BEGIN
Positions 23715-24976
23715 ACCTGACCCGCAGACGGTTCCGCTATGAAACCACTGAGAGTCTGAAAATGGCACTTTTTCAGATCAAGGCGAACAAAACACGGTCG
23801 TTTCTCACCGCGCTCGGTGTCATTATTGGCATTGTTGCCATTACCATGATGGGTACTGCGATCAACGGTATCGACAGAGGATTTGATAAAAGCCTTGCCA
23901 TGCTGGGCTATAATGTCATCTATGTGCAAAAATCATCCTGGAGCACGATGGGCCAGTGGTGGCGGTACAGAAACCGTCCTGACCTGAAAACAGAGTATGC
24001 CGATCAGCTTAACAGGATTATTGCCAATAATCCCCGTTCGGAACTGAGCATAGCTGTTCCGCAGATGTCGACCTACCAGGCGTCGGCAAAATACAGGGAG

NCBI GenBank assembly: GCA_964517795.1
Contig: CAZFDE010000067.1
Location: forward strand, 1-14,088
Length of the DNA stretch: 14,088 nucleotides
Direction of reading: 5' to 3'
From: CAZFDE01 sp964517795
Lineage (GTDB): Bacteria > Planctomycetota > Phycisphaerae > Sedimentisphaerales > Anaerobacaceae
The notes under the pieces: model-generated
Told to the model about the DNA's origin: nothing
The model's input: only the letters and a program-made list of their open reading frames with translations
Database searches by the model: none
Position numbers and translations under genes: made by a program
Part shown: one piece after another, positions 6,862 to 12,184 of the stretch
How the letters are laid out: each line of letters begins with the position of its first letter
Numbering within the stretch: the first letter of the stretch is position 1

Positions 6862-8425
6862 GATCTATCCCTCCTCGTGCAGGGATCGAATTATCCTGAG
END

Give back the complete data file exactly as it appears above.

Positions 23715-24976
23715 ACCTGACCCGCAGACGGTTCCGCTATGAAACCACTGAGAGTCTGAAAATGGCACTTTTTCAGATCAAGGCGAACAAAACACGGTCG
23801 TTTCTCACCGCGCTCGGTGTCATTATTGGCATTGTTGCCATTACCATGATGGGTACTGCGATCAACGGTATCGACAGAGGATTTGATAAAAGCCTTGCCA
23901 TGCTGGGCTATAATGTCATCTATGTGCAAAAATCATCCTGGAGCACGATGGGCCAGTGGTGGCGGTACAGAAACCGTCCTGACCTGAAAACAGAGTATGC
24001 CGATCAGCTTAACAGGATTATTGCCAATAATCCCCGTTCGGAACTGAGCATAGCTGTTCCGCAGATGTCGACCTACCAGGCGTCGGCAAAATACAGGGAG

NCBI GenBank assembly: GCA_964517795.1
Contig: CAZFDE010000067.1
Location: forward strand, 1-14,088
Length of the DNA stretch: 14,088 nucleotides
Direction of reading: 5' to 3'
From: CAZFDE01 sp964517795
Lineage (GTDB): Bacteria > Planctomycetota > Phycisphaerae > Sedimentisphaerales > Anaerobacaceae
The notes under the pieces: model-generated
Told to the model about the DNA's origin: nothing
The model's input: only the letters and a program-made list of their open reading frames with translations
Database searches by the model: none
Position numbers and translations under genes: made by a program
Part shown: one piece after another, positions 6,862 to 12,184 of the stretch
How the letters are laid out: each line of letters begins with the position of its first letter
Numbering within the stretch: the first letter of the stretch is position 1

Positions 6862-8425
6862 GATCTATCCCTCCTCGTGCAGGGATCGAATTATCCTGAG